Sticks and Stones




If you could have any one superpower what would it be?  That was the question that I put to my Rising Bloggers group for the link up that I’m hosting this week (click on the link at the end of this post to read more from my fellow bloggers).  At the time that this came to me, I was in the middle of laundry, cooking, cleaning, counting box tops, etc.  I would have given anything to be able to do it all with the wave of a hand like Samantha on Bewitched.  However, it was not to be and the laundry is still not completed; there are still box tops left to be counted; and dinner was less than Pinterest worthy.

As the week went on, my desired superpower changed several times depending on the circumstances.  At one point I wanted to be Wonder Woman with that cool, invisible jet because I do nothing besides cart my kids around after school from one activity to another.  I figured the jet would be more fun and much cuter.  Then there was the moment that I wanted to be Dr. Bruce Banner.  Not because I wanted to be some super smart physicist, but because I seriously wanted to bust out some Hulk moves (minus the turning green part, of course) on the woman in the grocery store who was holding up the line arguing about the validity of her expired coupon.   Then for a while I wanted to be Jean Grey.  You know, Phoenix…X-Men…Cyclops’ wife and Wolverine’s obsession?  She is a level five mutant with the powers of telepathy and the ability to not only know the thoughts of others, but also to impose her thoughts upon others. She can initiate astral travel (out-of-body experiences), and can mentally stun her opponents with psionic force.  Additionally she possesses telekinesis, allowing her to levitate; manipulate objects and other people, generate force fields, fly…and some other stuff.  In a word, she is BAD!  I’m aware that she can’t control her powers and eventually loses her mind, but I’m not really focusing on that part.  Just the total control part.    By the way, the only reason that I know absolutely anything about Jean Grey, or any mutant, or any superhero is thanks to my son and my husband – the lovable nerds that they are.  I know that you’re relieved now.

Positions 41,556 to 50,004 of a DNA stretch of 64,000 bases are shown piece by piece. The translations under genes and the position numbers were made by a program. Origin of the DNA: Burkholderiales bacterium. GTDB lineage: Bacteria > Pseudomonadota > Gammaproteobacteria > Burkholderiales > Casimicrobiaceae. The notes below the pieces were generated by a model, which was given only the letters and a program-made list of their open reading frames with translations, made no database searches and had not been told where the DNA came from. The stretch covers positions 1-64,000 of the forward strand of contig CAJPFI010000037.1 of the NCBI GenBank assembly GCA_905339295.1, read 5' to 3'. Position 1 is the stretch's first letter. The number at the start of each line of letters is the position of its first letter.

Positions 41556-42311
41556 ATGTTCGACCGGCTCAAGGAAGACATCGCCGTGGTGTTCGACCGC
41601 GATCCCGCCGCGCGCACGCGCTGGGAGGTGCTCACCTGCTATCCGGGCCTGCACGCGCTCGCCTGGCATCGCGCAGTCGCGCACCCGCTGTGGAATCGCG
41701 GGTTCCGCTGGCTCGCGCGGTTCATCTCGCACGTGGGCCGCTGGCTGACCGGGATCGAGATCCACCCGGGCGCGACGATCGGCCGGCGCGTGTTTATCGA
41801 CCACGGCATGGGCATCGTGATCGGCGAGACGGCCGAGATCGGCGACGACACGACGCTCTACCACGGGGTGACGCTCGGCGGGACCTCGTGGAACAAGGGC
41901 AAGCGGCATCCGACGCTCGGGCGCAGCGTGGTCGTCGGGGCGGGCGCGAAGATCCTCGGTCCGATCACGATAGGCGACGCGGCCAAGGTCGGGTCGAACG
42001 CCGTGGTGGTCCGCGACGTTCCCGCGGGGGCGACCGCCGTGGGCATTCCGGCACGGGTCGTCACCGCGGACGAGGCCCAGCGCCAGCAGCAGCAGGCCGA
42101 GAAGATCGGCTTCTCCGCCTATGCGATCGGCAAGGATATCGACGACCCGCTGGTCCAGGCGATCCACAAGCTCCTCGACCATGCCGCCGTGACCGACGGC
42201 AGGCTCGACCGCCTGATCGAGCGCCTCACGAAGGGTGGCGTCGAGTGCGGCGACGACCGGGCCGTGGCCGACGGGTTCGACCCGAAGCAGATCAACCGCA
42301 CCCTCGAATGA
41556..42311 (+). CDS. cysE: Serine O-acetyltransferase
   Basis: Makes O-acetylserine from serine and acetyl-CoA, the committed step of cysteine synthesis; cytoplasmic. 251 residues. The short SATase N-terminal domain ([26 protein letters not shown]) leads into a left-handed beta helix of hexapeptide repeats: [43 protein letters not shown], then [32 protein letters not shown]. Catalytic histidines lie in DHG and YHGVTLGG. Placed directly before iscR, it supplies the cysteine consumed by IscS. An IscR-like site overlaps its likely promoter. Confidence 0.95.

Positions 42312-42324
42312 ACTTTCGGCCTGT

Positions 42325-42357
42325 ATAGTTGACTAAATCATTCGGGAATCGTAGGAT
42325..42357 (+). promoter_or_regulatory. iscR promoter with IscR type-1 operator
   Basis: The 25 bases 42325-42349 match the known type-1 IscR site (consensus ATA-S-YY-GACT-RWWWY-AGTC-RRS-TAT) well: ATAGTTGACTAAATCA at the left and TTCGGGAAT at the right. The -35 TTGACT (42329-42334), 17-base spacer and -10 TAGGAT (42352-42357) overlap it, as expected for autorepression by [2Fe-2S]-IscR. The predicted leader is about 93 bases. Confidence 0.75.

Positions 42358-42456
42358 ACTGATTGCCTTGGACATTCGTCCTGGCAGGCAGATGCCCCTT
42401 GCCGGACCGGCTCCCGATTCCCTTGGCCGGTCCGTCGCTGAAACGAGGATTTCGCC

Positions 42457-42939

However, during a conversation with my youngest daughter, I started to think about things a bit differently.  She was relaying to me an exchange that she had with a certain friend of hers when she said “You know what Tracy says when someone says something mean to her?”

“What does she say?”  I asked.

“She says: Sticks and stones can break my bones, but words can never hurt me.”

“Ah, yes. I’ve heard that before. What do you think about that?”

She thought for a minute then said “Momma, that’s not true because when people say mean things it does hurt.  Sometimes it hurts really, really bad and for a long time.”

“Yes, I agree with you,” I told her. “That’s why I want you to think about the words that come out of your mouth toward others.  You don’t want to cause hurt feelings or be unkind.”

I have often thought that there are too many people walking around who are hurting.  Their pain goes deep and for the most part, no one pays any attention to them until something drastic happens.  Those people need a hero.  The superpower that I really want is the power to heal, but not in the way that you might think.  I don’t necessarily mean to heal the physical body, although that would be great, but the power to heal the heart and soul.  All of us are the walking wounded and the world is a big, loud, noisy place with a lot of hateful words being shouted at us.   We all carry scars – some brought on by well intending, but misguided parents.  Some injured by abusive relationships and others carrying the weight of depression brought on by guilt and shame.  Those are the people that I wish that I could touch in some way and remove their pain.  Somehow let them know that we are all one in our imperfections.

What started out as a light-hearted topic for a fun writing exercise has evolved in a real search to find how I can touch someone’s life in a meaningful and intentional way.  It’s no longer about figuring out which superpower I’d like to posses, but more about helping someone else find their inner super hero.

3 responses »

  1. Pingback: Making the Most of Time | Centering Down

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